|This article is a stub. Please help Sciencemadness Wiki by expanding it, adding pictures, and improving existing text.
Freshly prepared disulfur dichloride.
| IUPAC name
| Systematic IUPAC name
| Other names
Dimeric sulfenic chloride
|Molar mass||135.04 g/mol|
|Appearance||Light-amber to yellow-red oily liquid|
|Melting point||−80 °C (−112 °F; 193 K)|
|Boiling point||137.1 °C (278.8 °F; 410.2 K)|
|Solubility||Soluble in amyl acetate, benzene, bromine, bromoacetic acid, carbon tetrachloride, chloroform, diethyl ether, ethanol, fuming cold HNO3, liq. chlorine, liq. SO2, tin(IV) chloride,|
|Vapor pressure||7 mmHg (20 °C)|
Std enthalpy of
|Safety data sheet||CPCB|
|Flash point||118.5 °C|
| Sulfur dichloride|
Except where otherwise noted, data are given for materials in their standard state (at 25 °C [77 °F], 100 kPa).
Disulfur dichloride is the chemical compound of sulfur and chlorine with the formula S2Cl2.
Disulfur dichloride is sensitive to moist air, due to reaction with water:
- 2 S2Cl2 + 2 H2O → SO2 + 4 HCl + 3/8 S8
Pure disulfur dichloride is a yellow liquid, with a pungent irritating odor, that fumes in air. It reacts with water and alcohols.
Disulfur dichloride can be purchased from chemical supplier, however due to its hazardous nature, it cannot be normally bought by individuals.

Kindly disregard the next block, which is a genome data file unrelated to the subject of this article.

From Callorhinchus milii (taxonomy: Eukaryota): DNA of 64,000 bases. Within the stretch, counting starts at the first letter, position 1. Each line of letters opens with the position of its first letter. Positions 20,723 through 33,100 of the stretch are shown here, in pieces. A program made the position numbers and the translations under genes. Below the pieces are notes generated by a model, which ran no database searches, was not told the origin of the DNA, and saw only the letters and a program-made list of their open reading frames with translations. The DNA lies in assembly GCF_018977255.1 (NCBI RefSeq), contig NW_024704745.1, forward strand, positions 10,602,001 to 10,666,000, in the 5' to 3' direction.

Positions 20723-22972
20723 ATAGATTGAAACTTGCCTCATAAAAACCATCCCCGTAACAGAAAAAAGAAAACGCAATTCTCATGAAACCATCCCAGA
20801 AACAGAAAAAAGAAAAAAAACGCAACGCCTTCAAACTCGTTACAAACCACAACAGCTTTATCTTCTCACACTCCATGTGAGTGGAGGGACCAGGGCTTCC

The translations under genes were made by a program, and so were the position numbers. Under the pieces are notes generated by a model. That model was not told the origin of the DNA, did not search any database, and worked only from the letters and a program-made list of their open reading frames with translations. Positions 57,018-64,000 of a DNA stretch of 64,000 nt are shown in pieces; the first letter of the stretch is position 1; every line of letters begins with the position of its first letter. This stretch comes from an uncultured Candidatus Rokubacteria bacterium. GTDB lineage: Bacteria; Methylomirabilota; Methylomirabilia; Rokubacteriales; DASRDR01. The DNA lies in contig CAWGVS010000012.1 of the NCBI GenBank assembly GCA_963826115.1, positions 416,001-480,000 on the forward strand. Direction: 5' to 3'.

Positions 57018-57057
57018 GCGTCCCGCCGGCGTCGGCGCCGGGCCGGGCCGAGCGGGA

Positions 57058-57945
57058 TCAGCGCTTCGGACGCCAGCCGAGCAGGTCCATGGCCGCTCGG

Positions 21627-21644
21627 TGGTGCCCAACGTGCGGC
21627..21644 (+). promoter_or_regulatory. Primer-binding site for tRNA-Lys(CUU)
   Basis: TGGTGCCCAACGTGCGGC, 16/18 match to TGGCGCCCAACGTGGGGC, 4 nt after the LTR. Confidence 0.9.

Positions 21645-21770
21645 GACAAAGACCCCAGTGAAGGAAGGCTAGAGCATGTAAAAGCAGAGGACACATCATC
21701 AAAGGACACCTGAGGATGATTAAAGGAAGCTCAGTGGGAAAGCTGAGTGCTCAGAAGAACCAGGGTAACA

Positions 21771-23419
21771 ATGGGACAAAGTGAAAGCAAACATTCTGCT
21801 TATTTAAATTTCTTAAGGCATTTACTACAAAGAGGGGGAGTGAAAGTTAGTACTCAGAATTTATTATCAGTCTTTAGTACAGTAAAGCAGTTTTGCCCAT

Disulfur dichloride is listed in Schedule 3 Part B - Precursor Chemicals of the Chemical Weapons Convention (CWC) and its production, sale or consumption may be subject to control by the OPCW (Organisation for the Prohibition of Chemical Weapons) over a certain quantity.
Disulfur dichloride can be prepared by bubbling dry chlorine through molten sulfur. Direct chlorination of powdered sulfur also works with lower efficiency. In either case distillation is required for purification.
Disulfur dichloride is highly corrosive and toxic. It will react with water to release HCl and sulfur dioxide.
Disulfur dichloride should be ampouled or stored in sealed bottles in a special cabinet. Ground glass is inappropriate as escaping vapour reacts with atmospheric air, depositing solid sulfur in the glass joints, fusing them together.
Disulfur dichloride can be neutralized by mixing it with a basic solution. Slaked lime is a very good and cheap neutralizing agent. Since there will be lots of splashing, do this outside or under a fumehood.